SAS, Space Telescope Science Institute inspire passion for science in students
CARY, NC (Sept. 4, 2014) – A free, multitouch iBooks Textbook for iPad® is now available to inspire students of all abilities to pursue futures in science. Reach for the Stars: Touch, Look, Listen, Learn incorporates new, assistive technologies so children with visual disabilities, too, can experience striking deep-space images like never before.
Free for download from Apple’s iBookstore℠, Reach for the Stars was created for iPad by analytics provider SAS and the Space Telescope Science Institute (STScI).
STScI astronomer Elena Sabbi worked with developers to translate brilliant imagery from the Hubble Space Telescope into content any student, including those with visual disabilities, can learn from and enjoy. The development of the iBooks Textbook is funded by a Hubble education and public outreach grant.
“This book allows any child to experience the wonders of space,” Sabbi explained. “We want young students to understand that anyone can be a scientist.”
Traditionally, the abundance of charts, graphs and data visualizations has made it challenging to bring math and science to visually impaired students. And their teachers struggle to transition from printed textbooks to digital instructional materials. With accessibility directly embedded into Reach for the Stars, every student in the classroom can use the same book. Educators don’t have to convert the content to special formats for students with disabilities.
Ed Summers spearheaded the development of the iBooks Textbook, leading a team of programmers, graphic artists and accessibility specialists. The software engineer and Senior Manager of Accessibility and Applied Assistive Technology at SAS, himself blind, emphasizes that Reach for the Stars is not solely for blind children.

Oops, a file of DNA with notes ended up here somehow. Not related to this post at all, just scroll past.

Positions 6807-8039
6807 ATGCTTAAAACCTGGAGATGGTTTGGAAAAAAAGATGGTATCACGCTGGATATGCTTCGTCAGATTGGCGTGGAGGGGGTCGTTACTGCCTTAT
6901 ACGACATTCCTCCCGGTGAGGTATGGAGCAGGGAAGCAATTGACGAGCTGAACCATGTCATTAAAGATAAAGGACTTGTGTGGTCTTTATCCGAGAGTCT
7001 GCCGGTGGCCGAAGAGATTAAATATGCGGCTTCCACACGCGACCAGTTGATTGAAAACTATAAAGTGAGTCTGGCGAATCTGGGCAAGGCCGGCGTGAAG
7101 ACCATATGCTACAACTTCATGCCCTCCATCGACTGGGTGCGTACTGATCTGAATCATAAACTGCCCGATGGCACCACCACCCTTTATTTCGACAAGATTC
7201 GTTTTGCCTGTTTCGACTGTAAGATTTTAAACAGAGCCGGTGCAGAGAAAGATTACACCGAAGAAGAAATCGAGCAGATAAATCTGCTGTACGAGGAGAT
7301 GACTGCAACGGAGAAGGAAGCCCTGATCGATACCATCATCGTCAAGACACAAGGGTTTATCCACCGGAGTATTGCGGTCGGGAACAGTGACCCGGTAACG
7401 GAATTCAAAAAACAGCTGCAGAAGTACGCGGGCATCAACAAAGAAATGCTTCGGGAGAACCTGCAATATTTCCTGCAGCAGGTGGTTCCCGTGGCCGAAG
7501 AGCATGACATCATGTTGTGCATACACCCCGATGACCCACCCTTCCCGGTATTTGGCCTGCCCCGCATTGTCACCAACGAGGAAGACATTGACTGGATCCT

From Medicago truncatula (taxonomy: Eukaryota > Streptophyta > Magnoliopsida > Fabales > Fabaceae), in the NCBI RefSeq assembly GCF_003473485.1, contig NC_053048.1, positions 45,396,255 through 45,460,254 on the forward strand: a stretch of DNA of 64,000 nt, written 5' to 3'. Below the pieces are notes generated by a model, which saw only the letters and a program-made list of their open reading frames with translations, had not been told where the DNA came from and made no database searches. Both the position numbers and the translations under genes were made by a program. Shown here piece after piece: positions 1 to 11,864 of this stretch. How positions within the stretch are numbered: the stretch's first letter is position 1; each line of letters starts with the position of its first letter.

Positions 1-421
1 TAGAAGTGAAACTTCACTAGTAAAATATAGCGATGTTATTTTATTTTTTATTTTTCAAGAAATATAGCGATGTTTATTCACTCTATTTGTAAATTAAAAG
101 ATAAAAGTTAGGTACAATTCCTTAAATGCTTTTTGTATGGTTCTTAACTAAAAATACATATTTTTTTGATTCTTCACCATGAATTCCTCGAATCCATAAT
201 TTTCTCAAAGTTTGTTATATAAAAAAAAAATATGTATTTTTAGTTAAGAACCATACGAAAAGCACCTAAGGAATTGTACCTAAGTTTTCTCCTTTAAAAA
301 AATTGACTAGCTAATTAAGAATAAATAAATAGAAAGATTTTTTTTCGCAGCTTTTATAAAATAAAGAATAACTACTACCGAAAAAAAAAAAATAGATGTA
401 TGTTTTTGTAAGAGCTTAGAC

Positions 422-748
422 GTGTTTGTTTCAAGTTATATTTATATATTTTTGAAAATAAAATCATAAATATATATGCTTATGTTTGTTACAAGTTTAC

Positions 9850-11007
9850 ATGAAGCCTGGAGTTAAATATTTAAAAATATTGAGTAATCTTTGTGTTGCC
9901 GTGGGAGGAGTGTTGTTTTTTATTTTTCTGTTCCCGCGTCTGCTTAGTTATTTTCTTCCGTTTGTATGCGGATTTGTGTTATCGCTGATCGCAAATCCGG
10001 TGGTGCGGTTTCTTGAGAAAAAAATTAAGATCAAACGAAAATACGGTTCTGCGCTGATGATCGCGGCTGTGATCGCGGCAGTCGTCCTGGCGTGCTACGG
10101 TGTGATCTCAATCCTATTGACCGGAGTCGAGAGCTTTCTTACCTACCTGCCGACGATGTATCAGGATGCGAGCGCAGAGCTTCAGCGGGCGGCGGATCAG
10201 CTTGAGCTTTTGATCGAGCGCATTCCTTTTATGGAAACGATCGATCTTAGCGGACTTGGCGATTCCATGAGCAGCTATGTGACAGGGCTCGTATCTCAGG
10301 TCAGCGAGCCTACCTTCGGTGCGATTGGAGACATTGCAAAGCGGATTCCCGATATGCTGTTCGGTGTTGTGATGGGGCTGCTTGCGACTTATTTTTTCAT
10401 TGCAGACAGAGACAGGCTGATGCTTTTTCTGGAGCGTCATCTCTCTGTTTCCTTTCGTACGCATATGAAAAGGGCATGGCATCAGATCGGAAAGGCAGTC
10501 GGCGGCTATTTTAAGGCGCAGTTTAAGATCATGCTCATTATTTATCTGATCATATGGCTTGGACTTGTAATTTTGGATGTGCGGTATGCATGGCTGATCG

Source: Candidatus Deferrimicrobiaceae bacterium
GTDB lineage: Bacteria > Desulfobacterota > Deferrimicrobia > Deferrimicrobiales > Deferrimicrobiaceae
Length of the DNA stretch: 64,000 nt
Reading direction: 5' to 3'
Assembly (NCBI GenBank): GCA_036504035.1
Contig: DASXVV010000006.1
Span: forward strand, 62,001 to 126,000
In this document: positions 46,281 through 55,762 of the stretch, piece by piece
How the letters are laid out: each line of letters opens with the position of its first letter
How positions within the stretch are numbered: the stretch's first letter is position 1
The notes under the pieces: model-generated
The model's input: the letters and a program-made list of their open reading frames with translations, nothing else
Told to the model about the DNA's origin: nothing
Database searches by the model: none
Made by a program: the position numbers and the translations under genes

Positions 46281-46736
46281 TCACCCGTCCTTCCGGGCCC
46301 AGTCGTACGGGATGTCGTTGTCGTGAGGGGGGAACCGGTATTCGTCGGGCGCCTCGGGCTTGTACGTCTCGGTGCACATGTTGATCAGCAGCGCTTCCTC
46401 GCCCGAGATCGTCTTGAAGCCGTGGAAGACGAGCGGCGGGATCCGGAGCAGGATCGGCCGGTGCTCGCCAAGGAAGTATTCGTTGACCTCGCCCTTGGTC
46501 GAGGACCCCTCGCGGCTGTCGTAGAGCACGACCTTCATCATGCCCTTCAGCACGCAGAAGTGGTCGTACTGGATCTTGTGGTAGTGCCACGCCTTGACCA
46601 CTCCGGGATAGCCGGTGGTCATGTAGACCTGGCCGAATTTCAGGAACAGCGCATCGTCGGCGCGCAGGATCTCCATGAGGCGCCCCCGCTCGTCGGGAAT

“This is a mainstream book to benefit every student, rather than something limited to a small audience of students with visual impairments,” said Summers.
The iBooks Textbook consists of seven chapters. Children with learning disabilities can touch the audio icon on each screen to hear the text read aloud. Students with visual impairments can use the VoiceOver screen reader available on iPad.
Images, graphics and animations, some of them interactive, highlight every chapter. Prominent star clusters in the Tarantula Nebula, for example, are marked by circles. Touch a circle and hear the name of the feature as a caption appears on the screen.
The iBooks Textbook takes advantage of accessibility features built into iOS including Text to Speech, captioning, a compatibility option for hearing aids, compatibility with refreshable Braille displays, and high-contrast colors for students with low vision.
Another option, “sonification,” uses sound to convey data. For instance, in a diagram plotting the brightness of stars against their surface temperature, touch-generated pitch variations indicate the intensity of a particular star. The brighter the star, the higher the pitch. The star’s temperature is conveyed through either the left or right ear. Hotter stars are on the left of the graph, cooler stars on the right.
National Braille Press has created tactile overlays for all of the interactive images in the book. The tactile overlays contain raised lines and textures that are perfectly congruent with each interactive image. For example, the tactile overlay for an image of dozens of galaxies lets a blind student feel a shape for each galaxy and simultaneously hear a sound that represents that galaxy.
The Baltimore-based National Federation of the Blind, a project partner, will promote the book through its network of teachers and parents.
Prospective users can download the iBook Textbook from the iBookstore and order the tactile overlays from the National Braille Press website. A short video and teacher support page will help jumpstart learning. Users can even download a 3-D model of the Hubble Space Telescope and print it on a 3-D printer.
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